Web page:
Friday, February 13, 2015

The Greatest of These

ibrakeforstanps.com

And now these three remain: faith, hope and love.
 But the greatest of these is love
1 Corinthians 13:13 (NIV)

            The Apostle Paul closes out the most touching passage he wrote with these words. Have you ever wondered what He means by the word “things?” I have. Could he mean emotions? Faith is deeper than an emotion. So is hope. Love is a deliberate act of our souls.  Could he mean motivations? Let’s see, motivation means the reason for an action taken.

            I believe he means these three terms to be motivations. We take action in certain areas of our lives because we know the path we choose to take is the right one. (Faith) At other times we take a course of exercise that we see as the best way to go. (Hope) Still, we venture on a path that opens to us because we know it is what is best for someone else at that time. (Love)

            In 2011, our son came to me and told me he had been accepted for a job 600 miles to the west of where we live. He remembers me telling him, “That’s all right. You could live thee for a couple of years.”  He told me I said this when he was home the other week. What I didn’t know was my thought would be prophetic. I was motivated by my love for him.

            He will be relocating back to our home state in a few weeks. Yes, we are excited about his decision. We met him in the town where he will live and tried to help him find an apartment. We came home on the morning of the second day and he continued his search. He found one and did the business he needed to do and then drove two hours to our home.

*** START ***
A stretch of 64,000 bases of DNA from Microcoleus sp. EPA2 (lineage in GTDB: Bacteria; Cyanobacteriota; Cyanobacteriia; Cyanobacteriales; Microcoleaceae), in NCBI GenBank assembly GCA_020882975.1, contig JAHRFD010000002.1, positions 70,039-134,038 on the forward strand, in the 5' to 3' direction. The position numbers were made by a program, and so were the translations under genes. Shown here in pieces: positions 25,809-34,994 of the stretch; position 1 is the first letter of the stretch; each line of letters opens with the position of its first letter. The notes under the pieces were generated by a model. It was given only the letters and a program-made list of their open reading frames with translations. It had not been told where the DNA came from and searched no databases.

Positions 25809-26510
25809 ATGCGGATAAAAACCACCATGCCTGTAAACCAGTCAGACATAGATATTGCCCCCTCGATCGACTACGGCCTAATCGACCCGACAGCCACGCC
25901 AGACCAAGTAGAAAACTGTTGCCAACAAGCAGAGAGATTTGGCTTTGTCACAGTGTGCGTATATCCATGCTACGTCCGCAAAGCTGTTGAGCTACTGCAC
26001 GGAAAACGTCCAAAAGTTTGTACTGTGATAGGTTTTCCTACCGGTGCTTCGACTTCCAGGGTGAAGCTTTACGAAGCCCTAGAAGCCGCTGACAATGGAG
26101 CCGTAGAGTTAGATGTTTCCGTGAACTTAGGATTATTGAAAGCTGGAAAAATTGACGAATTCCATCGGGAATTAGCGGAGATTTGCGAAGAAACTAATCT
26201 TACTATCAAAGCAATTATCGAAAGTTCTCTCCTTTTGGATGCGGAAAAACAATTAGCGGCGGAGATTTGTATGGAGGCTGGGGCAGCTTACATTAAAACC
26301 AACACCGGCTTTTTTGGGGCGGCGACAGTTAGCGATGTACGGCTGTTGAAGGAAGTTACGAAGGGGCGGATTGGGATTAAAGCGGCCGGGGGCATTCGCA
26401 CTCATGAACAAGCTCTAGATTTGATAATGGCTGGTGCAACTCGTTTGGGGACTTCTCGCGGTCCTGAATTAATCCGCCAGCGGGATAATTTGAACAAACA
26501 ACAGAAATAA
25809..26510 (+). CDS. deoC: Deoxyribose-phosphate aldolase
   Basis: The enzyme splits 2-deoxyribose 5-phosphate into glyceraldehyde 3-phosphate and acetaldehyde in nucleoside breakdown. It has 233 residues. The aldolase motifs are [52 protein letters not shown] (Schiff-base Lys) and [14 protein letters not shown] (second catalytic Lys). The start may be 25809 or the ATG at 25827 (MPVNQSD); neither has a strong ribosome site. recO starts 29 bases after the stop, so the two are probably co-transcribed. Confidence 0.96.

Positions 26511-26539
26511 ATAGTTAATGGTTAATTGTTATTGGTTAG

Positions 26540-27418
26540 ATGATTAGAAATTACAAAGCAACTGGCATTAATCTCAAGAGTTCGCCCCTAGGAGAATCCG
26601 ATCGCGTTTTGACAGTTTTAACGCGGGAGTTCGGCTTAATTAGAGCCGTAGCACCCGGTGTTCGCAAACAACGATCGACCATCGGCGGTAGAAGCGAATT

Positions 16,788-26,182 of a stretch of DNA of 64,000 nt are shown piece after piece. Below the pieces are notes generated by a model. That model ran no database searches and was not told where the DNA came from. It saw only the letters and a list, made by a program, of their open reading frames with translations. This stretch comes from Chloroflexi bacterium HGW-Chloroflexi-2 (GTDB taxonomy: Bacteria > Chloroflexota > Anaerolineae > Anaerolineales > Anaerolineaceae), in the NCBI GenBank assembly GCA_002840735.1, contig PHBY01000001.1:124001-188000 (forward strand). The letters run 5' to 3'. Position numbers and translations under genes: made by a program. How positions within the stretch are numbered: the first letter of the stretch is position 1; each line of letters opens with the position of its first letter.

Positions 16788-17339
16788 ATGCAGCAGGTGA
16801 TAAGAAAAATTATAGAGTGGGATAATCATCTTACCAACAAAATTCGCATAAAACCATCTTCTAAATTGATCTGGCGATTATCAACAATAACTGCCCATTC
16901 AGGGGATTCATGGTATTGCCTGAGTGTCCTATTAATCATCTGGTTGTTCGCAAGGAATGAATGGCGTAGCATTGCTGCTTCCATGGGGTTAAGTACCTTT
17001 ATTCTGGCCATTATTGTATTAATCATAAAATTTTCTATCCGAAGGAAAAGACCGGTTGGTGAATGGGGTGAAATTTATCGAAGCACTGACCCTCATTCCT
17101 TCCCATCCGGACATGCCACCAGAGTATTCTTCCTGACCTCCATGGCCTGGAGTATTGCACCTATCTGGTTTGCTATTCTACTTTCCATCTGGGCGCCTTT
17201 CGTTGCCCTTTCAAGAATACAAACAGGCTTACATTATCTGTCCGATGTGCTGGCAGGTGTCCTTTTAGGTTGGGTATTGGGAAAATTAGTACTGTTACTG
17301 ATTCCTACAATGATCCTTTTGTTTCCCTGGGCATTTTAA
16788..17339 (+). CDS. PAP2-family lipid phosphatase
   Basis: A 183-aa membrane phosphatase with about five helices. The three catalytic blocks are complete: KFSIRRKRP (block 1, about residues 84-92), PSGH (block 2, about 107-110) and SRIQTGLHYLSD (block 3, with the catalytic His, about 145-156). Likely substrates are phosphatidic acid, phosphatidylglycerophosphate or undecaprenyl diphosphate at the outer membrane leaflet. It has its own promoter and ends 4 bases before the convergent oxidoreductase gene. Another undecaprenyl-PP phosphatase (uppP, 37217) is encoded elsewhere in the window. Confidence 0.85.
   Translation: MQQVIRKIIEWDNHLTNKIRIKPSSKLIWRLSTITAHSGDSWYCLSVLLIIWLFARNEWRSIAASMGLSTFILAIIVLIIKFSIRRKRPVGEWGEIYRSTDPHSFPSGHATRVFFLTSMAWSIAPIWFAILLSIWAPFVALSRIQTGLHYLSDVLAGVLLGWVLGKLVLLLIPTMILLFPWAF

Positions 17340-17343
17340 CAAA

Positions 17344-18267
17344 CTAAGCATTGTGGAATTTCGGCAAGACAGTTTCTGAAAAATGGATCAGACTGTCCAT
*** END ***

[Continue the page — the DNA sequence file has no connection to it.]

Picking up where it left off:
We had a short visit with him here. He had to leave out a full day earlier that he planned due to the predicted weather.  All the actions that Hubby and I took in this venture were backed by the motivation of love.

Wednesday, February 11, 2015

Remain in His Love

littlefishermen4christ..com




“As the Father has loved me, so have I loved you.
Now remain in my love.”
John 15:9 (NIV)

               The scene is in an upper room. Jesus and his disciples recline at their last meal together. Jesus tells his disciples as He prepares them for the future.

               The Master tells them how much He loved those who followed Him. He states it well. “As the Father has loved me,” As we study the Gospels we sense how great God’s love was for Jesus.

               Now, Jesus tells his disciples that He loves them as His Father has loved Him. What does Our Lord mean by this?

            Jesus loves patiently. Paul, in his first letter to the Corinthian believers (I Cor. 13:4), reminds us that love is patient. Our Lord loves us and waits for us to realize our need for Him. I had a Sunday school teacher who said it this way, “Jesus is always a gentleman.”

            He loves unconditionally. As children, our earthly parents had to discipline us when we did something that could have hurt us or someone else, if we disobeyed them, or broke a house rule. But, they still loved us! God, who loved us when we were still unformed, loves us no matter how serious our disobedience.